This is the first edition of one of the first American atlases to include extensive geographical descriptions to supplement the maps. This increasingly scarce atlas contains sections on the physical view of the world, North America, South America, Europe, Africa, Asia, and ancient history and geography. The maps of North America, the United States, and Mexico all show Mexico extending to the southern border of Oregon in the north and encompassing Texas in the east. Texas became an independent republic in 1836, shortly after the publication of this atlas. The atlas also includes interesting charts, such as "Dwellings of Different Countries" and "Distribution of Vegetables, and Snow Line," and a great comparative chart of mountains and rivers.
Large quarto, quarter leather spine and tips over marbled-paper covered boards, four raised bands with gilt title on spine, marbled pastedowns, 180 pp. Contains an engraved pictorial title page, advertisement, table of contents, 10 engraved plates (three colored), and 65 engraved maps. All maps are included, but the atlas is missing the frontispiece of The Five Varieties of the Human Race, three text pages containing information on southern South America, northern and southern Europe, and China, Japan and India, and the front and back free-endpapers. Printed by William D. Ticknor from Boston and Wiley & Long from New York.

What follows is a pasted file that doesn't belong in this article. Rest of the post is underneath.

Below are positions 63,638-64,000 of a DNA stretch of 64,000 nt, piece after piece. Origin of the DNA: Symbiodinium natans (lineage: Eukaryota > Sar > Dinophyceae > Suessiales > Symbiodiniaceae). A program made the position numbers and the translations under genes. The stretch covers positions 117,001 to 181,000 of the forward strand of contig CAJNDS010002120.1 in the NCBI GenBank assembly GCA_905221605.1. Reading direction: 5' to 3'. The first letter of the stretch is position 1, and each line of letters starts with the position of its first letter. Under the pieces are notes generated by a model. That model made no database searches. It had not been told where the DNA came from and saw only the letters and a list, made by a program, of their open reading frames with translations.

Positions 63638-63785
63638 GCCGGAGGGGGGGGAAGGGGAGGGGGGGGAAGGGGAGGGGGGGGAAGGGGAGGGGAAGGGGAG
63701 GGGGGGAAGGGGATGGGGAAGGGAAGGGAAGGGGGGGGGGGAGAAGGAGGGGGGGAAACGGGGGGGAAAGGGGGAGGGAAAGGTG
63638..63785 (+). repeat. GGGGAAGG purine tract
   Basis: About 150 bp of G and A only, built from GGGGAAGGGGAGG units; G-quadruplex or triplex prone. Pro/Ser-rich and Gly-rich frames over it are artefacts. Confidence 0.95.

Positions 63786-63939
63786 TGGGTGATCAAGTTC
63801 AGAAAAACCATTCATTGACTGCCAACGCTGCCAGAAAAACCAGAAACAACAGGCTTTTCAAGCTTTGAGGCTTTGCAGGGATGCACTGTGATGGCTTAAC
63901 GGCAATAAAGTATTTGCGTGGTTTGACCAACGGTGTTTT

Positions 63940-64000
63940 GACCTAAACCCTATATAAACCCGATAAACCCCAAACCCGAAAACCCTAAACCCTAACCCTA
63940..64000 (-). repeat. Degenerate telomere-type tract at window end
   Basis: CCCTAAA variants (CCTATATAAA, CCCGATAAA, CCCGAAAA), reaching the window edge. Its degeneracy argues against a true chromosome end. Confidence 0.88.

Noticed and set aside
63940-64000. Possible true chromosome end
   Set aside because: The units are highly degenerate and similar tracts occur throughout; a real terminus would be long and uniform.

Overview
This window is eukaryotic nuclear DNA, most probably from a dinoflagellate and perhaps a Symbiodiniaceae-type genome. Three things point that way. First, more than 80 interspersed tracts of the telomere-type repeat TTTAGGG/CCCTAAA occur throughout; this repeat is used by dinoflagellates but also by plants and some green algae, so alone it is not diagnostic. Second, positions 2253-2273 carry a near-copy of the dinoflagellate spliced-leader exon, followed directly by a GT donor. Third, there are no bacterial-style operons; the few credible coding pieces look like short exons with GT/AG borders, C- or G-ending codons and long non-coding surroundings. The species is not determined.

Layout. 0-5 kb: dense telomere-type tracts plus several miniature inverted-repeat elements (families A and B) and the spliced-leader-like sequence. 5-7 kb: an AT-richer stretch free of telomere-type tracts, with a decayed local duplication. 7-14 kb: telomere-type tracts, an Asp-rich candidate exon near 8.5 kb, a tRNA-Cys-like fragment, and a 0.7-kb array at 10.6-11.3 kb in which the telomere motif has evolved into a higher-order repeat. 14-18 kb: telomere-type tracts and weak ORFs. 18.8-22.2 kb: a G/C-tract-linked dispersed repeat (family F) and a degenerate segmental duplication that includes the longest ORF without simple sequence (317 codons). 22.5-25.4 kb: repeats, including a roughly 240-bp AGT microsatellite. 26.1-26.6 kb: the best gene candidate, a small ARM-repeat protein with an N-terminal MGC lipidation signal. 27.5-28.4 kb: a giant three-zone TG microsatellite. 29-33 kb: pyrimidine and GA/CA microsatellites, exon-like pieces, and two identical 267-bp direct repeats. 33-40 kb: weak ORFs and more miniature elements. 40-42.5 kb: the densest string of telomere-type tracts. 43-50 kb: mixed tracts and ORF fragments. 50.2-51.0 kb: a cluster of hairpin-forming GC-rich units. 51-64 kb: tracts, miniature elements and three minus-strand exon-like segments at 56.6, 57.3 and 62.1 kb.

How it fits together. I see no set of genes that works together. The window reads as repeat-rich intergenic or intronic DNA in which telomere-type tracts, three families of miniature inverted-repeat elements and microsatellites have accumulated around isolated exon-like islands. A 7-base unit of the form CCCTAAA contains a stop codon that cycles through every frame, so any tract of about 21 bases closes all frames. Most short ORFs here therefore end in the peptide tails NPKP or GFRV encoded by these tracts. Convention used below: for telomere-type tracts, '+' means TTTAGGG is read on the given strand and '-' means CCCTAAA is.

Contemporary outline color on maps, which range from good (B) to very good (B+), with light toning, scattered foxing, and a few small damp stains and pencil marks, mostly confined to blank margins. The comparative rivers chart has a long tear that has been archivally repaired on verso. The title page is moderately soiled. The front cover and front free-endpaper are detached. The back hinge is starting and the covers are heavily worn with parts of the marbled paper missing. The spine is also rubbed.